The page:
4 Fuel Poverty
- In 2016 fuel poverty declined by 4.3 percentage points compared to 2015: 26.5% or 649,000 households were fuel poor, and 7.5% or 183,000 households were living in extreme fuel poverty ( Table 29). This is a reduction of 99,000 households compared to 2015 when 30.7% or 748,000 households were fuel poor.
- Almost two thirds (2.7 percentage points) of the reduction in fuel poverty rates between 2015 and 2016 can be attributed to the drop in the price of domestic fuels over this period. Around a third (1.5 points) can be attributed to improvements in the energy efficiency performance of the housing stock and the rest (0.1 points) can be explained by higher household incomes.
- Between 2015 and 2016 there has been a more noticeable decline in fuel poverty in the private sector, increasing the gap when compared to the social sector. Fuel poverty rates in the private sector have reduced from 30% to 25% while the rate in the social sector has remained at around 32%.
Figure 18: Fuel Poverty and Extreme Fuel Poverty since
Note: Energy requirement underpinning fuel poverty estimate modelled on the following basis: 2003/4 – 2009: BREDEM – 12; 2010 – 2013: BREDEM 2012 v.1.0; from 2014 onwards: BREDEM 2012 v.1.1.
4.1 Definition and Measurement of Fuel Poverty
137. As set out in the Scottish Fuel Poverty Statement, a household is in fuel poverty if, in order to maintain a satisfactory heating regime, it would be required to spend more than 10% of its income on all household fuel use  .
138. Under the 2001 Housing (Scotland) Act (section 88), the Scottish Government was committed to eradicating fuel poverty as far as practicably possible by November 2016  . In June 2016, the Minister for Local Government and Housing informed Parliament that, based on the advice received from experts, it was unlikely that the statutory fuel poverty target would be met.
139. The Scottish Government is currently consulting on a new Fuel Poverty Strategy for Scotland, including a proposed new definition of fuel poverty based on advice from an independent panel of experts. The data presented in this report is based on the current definition.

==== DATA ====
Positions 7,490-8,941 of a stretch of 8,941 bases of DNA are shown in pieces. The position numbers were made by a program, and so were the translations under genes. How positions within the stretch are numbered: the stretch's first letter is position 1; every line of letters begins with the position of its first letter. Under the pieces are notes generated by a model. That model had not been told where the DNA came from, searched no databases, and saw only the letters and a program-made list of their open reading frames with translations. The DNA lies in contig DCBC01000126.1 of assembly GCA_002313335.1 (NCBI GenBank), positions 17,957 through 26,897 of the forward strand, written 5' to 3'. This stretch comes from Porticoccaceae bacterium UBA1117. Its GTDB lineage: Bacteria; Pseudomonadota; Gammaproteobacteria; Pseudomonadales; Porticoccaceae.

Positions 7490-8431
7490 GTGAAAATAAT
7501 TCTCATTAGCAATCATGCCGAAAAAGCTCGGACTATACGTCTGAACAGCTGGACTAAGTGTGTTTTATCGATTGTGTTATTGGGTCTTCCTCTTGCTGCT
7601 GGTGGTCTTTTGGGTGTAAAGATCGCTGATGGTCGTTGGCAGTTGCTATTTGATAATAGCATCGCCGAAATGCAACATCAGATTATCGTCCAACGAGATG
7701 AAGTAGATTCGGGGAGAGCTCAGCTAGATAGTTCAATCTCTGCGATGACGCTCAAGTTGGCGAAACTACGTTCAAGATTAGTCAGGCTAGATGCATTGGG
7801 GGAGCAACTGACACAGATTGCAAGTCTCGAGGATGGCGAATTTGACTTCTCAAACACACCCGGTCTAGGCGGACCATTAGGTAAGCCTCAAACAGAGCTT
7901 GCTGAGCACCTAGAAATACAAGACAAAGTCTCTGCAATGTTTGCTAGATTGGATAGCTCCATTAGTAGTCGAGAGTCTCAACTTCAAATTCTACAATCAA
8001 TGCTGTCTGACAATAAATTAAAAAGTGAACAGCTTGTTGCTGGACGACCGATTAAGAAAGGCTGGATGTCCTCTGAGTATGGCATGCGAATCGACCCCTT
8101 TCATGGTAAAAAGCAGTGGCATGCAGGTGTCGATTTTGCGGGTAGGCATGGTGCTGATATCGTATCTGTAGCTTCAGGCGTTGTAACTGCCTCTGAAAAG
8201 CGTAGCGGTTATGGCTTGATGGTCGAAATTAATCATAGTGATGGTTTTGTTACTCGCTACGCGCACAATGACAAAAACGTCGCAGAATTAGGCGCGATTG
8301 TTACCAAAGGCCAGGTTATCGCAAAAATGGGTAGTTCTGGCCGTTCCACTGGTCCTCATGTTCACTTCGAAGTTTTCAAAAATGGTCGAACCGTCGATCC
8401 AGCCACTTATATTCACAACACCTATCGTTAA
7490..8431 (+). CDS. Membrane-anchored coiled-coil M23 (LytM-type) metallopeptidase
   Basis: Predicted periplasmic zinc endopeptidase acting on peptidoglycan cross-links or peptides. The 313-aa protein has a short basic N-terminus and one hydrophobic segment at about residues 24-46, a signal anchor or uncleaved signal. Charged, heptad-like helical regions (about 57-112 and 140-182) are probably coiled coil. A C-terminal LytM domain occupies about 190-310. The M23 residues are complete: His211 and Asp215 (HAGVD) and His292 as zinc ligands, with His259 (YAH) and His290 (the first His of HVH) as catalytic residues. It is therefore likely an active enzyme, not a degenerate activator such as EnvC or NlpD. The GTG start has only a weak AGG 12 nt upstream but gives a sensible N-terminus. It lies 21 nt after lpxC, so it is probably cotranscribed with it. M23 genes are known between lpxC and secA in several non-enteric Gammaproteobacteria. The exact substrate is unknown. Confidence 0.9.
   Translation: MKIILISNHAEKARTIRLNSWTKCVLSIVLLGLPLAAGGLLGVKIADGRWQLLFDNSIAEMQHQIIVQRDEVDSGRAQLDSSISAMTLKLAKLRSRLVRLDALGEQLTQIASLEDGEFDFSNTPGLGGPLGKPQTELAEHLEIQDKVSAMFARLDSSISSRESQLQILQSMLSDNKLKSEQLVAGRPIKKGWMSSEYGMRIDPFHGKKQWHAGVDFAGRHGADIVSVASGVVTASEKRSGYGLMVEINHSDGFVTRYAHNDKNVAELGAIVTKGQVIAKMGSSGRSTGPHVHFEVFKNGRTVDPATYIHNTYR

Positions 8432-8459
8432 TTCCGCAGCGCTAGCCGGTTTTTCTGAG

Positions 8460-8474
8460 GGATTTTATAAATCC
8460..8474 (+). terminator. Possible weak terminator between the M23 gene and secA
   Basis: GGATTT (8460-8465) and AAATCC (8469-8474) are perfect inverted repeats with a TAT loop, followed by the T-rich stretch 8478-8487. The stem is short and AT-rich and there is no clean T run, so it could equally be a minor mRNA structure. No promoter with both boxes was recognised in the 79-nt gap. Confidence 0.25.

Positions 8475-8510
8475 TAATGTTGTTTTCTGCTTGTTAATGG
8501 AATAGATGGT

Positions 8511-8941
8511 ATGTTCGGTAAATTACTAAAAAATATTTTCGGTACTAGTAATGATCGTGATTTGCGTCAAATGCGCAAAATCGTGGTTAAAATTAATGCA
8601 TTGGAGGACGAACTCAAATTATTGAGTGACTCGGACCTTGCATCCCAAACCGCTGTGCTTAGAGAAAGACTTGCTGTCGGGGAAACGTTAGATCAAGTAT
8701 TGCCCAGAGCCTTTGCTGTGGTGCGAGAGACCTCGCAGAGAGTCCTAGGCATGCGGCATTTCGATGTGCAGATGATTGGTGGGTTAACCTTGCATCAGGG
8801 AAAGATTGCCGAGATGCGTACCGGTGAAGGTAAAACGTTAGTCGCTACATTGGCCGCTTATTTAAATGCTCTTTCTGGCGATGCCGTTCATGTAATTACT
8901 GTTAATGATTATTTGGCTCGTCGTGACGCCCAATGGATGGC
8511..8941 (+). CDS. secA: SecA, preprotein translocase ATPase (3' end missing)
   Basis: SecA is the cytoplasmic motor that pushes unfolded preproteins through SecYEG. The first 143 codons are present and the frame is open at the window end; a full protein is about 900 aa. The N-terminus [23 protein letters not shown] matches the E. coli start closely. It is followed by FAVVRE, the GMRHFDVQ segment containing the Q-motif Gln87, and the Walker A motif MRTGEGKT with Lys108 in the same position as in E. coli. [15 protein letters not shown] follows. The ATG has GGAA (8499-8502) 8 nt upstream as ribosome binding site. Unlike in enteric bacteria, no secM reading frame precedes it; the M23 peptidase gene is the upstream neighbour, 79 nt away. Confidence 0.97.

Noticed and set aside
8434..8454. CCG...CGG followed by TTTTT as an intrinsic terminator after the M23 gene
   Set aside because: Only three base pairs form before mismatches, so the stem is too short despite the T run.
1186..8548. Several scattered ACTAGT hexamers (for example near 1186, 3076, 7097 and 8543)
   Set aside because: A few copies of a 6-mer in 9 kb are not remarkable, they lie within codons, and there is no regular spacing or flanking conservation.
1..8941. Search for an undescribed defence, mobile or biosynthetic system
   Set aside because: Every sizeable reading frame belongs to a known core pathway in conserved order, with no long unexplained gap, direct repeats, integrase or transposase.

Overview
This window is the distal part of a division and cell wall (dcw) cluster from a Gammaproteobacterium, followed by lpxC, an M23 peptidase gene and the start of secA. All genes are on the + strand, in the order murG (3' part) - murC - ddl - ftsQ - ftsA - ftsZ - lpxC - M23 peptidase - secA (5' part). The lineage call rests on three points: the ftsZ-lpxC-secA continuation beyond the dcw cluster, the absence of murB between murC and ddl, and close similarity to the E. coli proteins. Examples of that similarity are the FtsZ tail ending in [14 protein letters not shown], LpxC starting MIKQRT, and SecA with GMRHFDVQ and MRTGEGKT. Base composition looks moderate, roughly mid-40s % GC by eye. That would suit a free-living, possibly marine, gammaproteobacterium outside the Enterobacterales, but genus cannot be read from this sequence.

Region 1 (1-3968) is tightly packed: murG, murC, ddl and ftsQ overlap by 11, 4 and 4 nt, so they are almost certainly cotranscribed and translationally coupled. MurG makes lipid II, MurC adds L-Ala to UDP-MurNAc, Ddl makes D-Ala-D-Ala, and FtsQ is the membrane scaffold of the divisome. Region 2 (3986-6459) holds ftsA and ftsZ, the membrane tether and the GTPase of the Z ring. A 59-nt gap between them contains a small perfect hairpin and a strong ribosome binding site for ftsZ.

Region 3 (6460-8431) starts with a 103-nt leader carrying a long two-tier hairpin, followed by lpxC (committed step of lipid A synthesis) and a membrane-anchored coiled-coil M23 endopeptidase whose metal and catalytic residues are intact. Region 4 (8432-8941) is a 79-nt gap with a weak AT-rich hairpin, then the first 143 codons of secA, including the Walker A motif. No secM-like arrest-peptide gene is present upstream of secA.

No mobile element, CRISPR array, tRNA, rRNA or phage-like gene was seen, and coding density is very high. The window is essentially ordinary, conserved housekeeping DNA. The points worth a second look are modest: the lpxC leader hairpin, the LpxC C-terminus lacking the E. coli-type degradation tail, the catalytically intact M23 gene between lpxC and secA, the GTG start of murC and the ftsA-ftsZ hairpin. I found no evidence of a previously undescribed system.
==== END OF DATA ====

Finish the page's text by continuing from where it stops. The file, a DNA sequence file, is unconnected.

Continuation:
140. We expect to begin reporting on the proposed new definition in the next Annual Report based on data from the 2017 survey. However, data from the 2018 SHCS will be required before complete estimates can be included covering all the elements of the new definition.
141. Extreme fuel poverty indicates that a household would have to spend more than 20% of its income to maintain a satisfactory heating regime.
142. A satisfactory heating regime is defined as follows:
- For "vulnerable" households  , 23°C in the living room (zone 1) and 18°C in other rooms (zone 2), for 16 hours in every 24.
- For other households, 21°C in the living room (zone 1) and 18°C in other rooms (zone 2) for 9 hours a day during the week and 16 hours a day during the weekend.
143. Although space heating is the largest component of the energy spend which underpins the fuel poverty estimate, there are other types of energy use that are also taken into account, such as water heating, lighting and appliance use, and cooking. All types of energy expenditure are estimated on the basis of a standard set of behavioural assumptions and do not reflect the actual energy use of the household, which may vary considerably depending on personal preference and priorities relative to other types of household expenditure.
144. Figure 19 shows that in 2016, on average, around 74% of the modelled household energy demand was from space heating, 13% from water heating, 11% from lighting and appliance usage, and 3% was accounted for by cooking.
Figure 19: Mean Household Energy Consumption by End Use,
Note: Figures do not add to 100% due to rounding